Lord Voldemort, Hannibal Lecter, The Joker. Movies are filled with memorable villains who captivate us with their depictions of humanity’s most evil tendencies. Perhaps one of the most iconic villains of all is Darth Vader—more machine than man, twisted and evil, according to Obi Wan Kenobi. No doubt, Vader’s legacy will be seen in The Force Awakens, the newest addition to the Star Wars franchise that premiered in Los Angeles on December 14 and will appear in theatres nationwide on December 18.
Despite Darth Vader’s legacy as an icon of evil, his son, Luke Skywalker, believed there was still some good in him. In “Darth Vader, Carl Rogers, and Self-Organizing Wisdom,” Arthur Bohart’s chapter from Humanity’s Dark Side: Evil, Destructive Experience, and Psychotherapy, this recognition on Luke’s part is highlighted as a great example of the person-centered perspective in psychotherapy. Largely derived from the seminal work of Carl Rogers, the person-centered perspective acknowledges that no one is fundamentally good or evil. Rather, everyone has the capacity for both morally positive and negative actions. Whether an individual tends to be more or less moral overall can depend on one key motive: actualizing tendency.
Actualizing tendency, according to Bohart (2013), “is the tendency of the organism to maintain and enhance itself” (p. 59) and is influenced by that organism’s environment. Think of biological evolution and how a species will adapt genetic traits that are most favorable to its surroundings, thus increasing its likelihood to survive. Humans also adapt their thoughts and behaviors to their surroundings as a survival mechanism, but they can do so in morally positive or negative directions.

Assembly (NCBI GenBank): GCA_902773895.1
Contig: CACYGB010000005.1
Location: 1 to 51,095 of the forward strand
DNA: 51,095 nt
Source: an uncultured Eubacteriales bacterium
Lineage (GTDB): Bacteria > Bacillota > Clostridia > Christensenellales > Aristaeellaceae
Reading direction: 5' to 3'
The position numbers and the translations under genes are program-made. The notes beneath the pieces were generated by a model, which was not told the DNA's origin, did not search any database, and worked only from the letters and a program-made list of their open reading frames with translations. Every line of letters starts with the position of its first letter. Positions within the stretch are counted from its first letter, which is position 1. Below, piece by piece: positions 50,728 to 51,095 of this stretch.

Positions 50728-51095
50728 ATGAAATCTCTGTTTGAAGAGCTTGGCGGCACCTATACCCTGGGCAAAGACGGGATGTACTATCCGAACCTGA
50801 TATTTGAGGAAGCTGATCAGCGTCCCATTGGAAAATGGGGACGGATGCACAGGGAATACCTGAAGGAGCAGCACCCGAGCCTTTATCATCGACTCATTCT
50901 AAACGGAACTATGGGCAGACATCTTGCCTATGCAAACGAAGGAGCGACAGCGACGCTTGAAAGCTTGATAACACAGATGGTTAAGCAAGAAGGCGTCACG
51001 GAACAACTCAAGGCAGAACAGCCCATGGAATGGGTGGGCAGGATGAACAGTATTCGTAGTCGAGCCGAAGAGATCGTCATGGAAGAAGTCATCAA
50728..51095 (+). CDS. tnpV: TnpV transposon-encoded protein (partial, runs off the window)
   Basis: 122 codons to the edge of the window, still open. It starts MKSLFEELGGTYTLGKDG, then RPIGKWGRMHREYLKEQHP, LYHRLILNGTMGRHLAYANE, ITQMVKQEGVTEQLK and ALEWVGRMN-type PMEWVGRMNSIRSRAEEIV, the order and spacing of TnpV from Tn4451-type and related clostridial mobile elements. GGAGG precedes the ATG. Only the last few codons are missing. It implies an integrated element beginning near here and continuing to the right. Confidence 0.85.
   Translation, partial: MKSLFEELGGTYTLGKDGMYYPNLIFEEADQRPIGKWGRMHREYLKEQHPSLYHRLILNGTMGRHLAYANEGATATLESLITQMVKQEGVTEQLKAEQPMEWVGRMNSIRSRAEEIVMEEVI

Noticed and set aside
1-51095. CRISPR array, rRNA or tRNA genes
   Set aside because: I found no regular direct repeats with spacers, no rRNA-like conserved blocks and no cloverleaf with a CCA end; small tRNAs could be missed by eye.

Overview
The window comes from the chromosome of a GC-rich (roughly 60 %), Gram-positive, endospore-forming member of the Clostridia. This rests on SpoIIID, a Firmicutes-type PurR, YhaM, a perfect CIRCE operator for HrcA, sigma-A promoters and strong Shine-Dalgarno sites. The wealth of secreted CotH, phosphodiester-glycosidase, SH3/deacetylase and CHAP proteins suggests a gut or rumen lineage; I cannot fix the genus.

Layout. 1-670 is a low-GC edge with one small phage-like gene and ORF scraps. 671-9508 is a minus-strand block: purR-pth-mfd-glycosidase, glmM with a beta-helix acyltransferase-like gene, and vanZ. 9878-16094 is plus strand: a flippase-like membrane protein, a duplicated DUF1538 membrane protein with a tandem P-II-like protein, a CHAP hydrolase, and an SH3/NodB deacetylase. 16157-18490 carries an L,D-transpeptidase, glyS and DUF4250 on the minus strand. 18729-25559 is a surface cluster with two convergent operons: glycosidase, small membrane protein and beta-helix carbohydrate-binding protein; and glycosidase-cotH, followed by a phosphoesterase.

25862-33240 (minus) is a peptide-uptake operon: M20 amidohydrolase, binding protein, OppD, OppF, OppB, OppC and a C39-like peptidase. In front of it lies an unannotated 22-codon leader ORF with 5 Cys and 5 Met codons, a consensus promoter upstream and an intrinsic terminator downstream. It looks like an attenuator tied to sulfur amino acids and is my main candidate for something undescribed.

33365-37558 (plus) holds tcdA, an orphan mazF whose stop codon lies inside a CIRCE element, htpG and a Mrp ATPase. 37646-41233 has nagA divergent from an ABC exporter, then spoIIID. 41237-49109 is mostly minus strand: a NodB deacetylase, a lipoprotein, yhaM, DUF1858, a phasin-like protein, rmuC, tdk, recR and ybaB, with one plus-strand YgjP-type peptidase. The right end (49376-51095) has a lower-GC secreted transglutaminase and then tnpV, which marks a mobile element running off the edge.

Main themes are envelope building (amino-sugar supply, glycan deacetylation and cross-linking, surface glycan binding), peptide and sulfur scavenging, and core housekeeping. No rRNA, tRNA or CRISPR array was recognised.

Carl Rogers saw the actualizing tendency as key component of person-centered therapy. He and the psychologists who have continued his work believe that everyone is capable of self-organizing wisdom, which is the ability to “adapt to life problems creatively and productively in a manner that takes into account the wishes and needs of others” (p. 63). In other words, people can create positive, prosocial change for themselves and adapt to their environment in a wise manner. Person-centered therapists capitalize on this inherent ability by empathizing with their clients, acknowledging their feelings and potential for good, holding them in positive regard, and helping them along a path towards self-healing.
In his chapter, Bohart wonders what it would be like if the Rebel Alliance was able to plant a person-centered therapist on the Death Star to speak with Darth Vader. After presenting a hypothetical dialogue between the two, Bohart says:
We could imagine Darth Vader beginning to open up to implicit and long-forsaken aspects of his personality, to begin to see the broader picture, to begin to incorporate new aspects of his experience into his ideas. He might begin to question his constructs, such as those imposed by the Emperor, he might begin to balance his desires for power and revenge with a more deeply human side. He might actually begin to move toward discovering the “good” in him. (p. 66)
If Anakin Skywalker had gone into therapy with Carl Rogers before joining the Dark Side, Darth Vader may have never come into existence. Anakin could have been a symbol of good, having resisted the rise of the Empire a long time ago in a galaxy far, far away.
Bohart, A. C. (2013). Darth Vader, Carl Rogers, and self-organizing wisdom. In A. C. Bohart, B. S. Held, E. Mendelowitz, & K. J. Schneider (Eds.), Humanity’s dark side: Evil, destructive experience, and psychotherapy (pp. 57–76). http://dx.doi.org/10.1037/13941-003